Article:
The Lady Guide to Modern Manners: 26 January

Dear Thomas

Should we be more generous when older people say something politically incorrect and haven’t caught on as quickly as those younger?

Samuel Barclay , Eastbourne

Dear Samuel

There was an awful row on Celebrity Big Brother (have any of you been watching? It’s on now, with Rachel Johnson, our former editor – if she hasn’t been ejected by the time this goes to press). Back on 5 January, Amanda Barrie, 82, former Corrie star, several times ‘misgendered’ fellow inmate, India Willoughby, a trans woman newsreader. She used ‘he’ and not ‘she’. ‘I’m 82,’ Amanda protested, attempting to apologise, which wasn’t accepted.

In the 20-minute segment of the show I watched, it was clear that the inmates were panicked by India’s fury. The ‘misgendering’ spread like wildfire. Which is perhaps the place to start: an aggressive response to a PC slip-up is likely to make things worse – whatever the age of the culprit.

In other respects, the PC debate has always been dominated by an obsession with terminology, as if insisting on different words will change what we really feel. Some years ago, there was a move to outlaw ‘deaf’ or ‘blind’ as discriminatory. You were supposed to say ‘hearing-impaired’. But this seems to have been dropped. ‘mixed race’, though, has been replaced by ‘dual heritage’ – just in case you didn’t know.

The changes are often daft and, yes, difficult to keep up with. Also apparently imposed by some unseen authority that almost seems to want to brand us all racist, sexist, transphobic, etc. It’s as if there’s no escape. All of which is inclined to bring out the codger in the best of us. To hell with it, I’ll say what I like.

But really, it’s like spelling or even grammar. Just because you can’t spell ‘accommodation’ doesn’t mean you’re stupid. But that impression might be given. We have to go along with it and do our best to keep up.

The classic response from someone who has been told off for using an unfortunate term is: ‘But I’m not a racist/sexist, etc.’ No, you’re probably not. We’re sensitive. The British, on the whole, are wound up in knots desperately trying not to say the wrong thing. Reprimands should always be gentle and of the words used, not the person. I wish sometimes there was more tolerance.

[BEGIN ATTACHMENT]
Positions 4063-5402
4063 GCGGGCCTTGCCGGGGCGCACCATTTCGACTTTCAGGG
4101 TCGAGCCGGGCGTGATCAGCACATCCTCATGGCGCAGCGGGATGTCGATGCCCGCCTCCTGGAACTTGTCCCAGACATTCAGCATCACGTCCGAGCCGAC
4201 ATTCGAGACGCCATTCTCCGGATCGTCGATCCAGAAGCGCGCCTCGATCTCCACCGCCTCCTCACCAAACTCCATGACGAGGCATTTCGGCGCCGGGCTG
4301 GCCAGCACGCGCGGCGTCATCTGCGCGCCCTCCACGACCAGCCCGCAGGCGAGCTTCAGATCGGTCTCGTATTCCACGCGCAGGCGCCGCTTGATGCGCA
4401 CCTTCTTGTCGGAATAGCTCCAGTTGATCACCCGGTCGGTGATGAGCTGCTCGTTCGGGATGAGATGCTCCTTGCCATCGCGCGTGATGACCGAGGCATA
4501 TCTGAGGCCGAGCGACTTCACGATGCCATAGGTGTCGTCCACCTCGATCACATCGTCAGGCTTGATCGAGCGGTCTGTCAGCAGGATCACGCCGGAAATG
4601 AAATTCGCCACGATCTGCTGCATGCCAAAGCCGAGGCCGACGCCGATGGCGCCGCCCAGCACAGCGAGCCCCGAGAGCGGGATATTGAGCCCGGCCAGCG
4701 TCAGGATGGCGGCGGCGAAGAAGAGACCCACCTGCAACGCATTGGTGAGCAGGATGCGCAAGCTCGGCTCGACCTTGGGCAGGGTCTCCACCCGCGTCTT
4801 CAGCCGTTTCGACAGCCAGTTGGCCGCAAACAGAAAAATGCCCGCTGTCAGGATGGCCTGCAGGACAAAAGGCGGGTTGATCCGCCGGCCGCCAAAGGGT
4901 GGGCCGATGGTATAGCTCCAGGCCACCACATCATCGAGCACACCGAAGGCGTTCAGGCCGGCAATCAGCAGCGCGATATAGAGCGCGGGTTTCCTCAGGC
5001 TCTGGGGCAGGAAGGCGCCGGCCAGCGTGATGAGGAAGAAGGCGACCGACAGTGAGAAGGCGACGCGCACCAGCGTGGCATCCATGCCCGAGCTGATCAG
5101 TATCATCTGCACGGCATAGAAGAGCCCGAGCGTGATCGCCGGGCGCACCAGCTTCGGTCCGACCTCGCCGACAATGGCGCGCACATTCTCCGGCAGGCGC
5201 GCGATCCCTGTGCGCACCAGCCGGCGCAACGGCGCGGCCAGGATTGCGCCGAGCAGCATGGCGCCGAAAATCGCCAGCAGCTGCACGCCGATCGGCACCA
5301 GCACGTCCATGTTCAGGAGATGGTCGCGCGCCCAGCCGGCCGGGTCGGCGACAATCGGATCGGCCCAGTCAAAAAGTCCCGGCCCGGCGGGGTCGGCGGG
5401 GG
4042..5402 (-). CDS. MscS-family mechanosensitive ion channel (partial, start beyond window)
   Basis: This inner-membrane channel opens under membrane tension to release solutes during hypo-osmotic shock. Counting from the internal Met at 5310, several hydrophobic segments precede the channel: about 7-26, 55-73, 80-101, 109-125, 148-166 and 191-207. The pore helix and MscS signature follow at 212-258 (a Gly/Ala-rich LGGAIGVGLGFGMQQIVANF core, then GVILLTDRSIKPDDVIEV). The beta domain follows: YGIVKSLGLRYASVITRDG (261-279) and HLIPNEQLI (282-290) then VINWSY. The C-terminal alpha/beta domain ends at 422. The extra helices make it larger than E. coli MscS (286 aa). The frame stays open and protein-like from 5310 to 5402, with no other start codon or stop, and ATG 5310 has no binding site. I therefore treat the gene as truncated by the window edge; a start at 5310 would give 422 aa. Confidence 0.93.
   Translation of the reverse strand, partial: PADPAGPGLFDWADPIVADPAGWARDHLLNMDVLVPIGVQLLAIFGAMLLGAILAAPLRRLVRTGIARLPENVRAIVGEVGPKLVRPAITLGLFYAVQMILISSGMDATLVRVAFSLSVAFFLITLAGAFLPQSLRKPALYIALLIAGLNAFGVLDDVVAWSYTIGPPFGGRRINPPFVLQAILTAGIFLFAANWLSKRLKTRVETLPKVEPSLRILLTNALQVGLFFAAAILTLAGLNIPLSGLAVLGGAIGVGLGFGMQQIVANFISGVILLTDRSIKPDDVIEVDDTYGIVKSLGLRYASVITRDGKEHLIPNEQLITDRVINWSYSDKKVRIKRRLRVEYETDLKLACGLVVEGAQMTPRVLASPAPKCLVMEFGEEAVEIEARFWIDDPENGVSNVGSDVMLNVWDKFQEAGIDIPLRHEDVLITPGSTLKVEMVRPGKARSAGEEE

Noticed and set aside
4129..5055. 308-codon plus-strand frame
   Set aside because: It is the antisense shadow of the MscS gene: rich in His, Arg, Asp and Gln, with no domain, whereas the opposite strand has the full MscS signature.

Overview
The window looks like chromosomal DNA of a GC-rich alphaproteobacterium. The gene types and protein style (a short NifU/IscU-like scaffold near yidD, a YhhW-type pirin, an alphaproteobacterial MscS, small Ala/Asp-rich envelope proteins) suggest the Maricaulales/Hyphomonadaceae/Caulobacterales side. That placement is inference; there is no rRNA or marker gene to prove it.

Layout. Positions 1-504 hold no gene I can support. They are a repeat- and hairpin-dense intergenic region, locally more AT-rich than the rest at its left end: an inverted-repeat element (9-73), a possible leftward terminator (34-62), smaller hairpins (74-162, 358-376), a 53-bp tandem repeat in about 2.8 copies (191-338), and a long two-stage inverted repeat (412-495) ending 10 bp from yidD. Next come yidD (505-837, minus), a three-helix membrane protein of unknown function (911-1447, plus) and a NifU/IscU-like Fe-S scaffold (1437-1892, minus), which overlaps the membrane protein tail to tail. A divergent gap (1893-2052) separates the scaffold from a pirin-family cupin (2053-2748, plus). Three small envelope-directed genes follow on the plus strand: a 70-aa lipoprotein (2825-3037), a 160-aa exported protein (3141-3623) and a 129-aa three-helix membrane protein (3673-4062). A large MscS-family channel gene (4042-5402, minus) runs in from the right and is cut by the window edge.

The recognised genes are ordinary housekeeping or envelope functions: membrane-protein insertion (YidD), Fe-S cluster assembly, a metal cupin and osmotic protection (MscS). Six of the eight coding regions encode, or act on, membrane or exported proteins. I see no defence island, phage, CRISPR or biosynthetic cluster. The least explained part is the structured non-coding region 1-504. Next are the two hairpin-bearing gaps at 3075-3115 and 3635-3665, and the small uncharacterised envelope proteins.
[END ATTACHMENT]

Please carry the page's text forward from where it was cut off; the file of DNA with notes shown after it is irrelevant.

No, I don’t think exceptions should be made for older people. My mother, who as you know is nearly 94, heard a radio programme which said that older people’s brains are not slower, they just have more information to sort through. So I get to the end and still… what about the real bigots and racists who want to harm and oppress women and gays and trans people and non-whites?

Please send your questions to or write to him at The Lady, 39-40 Bedford Street, London WC2E 9ER

WHAT TO DO ABOUT....Veganuary 

It’s the latest thing. Have you heard? Go vegan for Jan and Feb. Why? Something to do in the darkest months, instead of marmalade-making? Well, I think it’s supposed to be a way to lose weight, which you will, provided you avoid coconut products, which many vegans rely on for creaminess. But I wonder if it’s in the best of taste. Vegans are greatly troubled by the welfare of animals. Going vegan for a month because you’ve read in a magazine that it’s a marvelous, fun diet might upset a real vegan. Except I don’t know if it’s your experience but it’s certainly been mine – I’ve never known vegans and vegetarians to be aggressive. They never attack the rest of us as we saw through steaks or dismantle an entire fish. Quietly they sit at the table with their food choice. It’s those with allergies, or, even worse, ‘food intolerances’ such as ‘swelling and bloating’ caused by wheat, who give bad reviews on Amazon – even though all I said in my book was that if you’ve got an allergy, it’s your job to tell your hosts about it beforehand, when invited for dinner.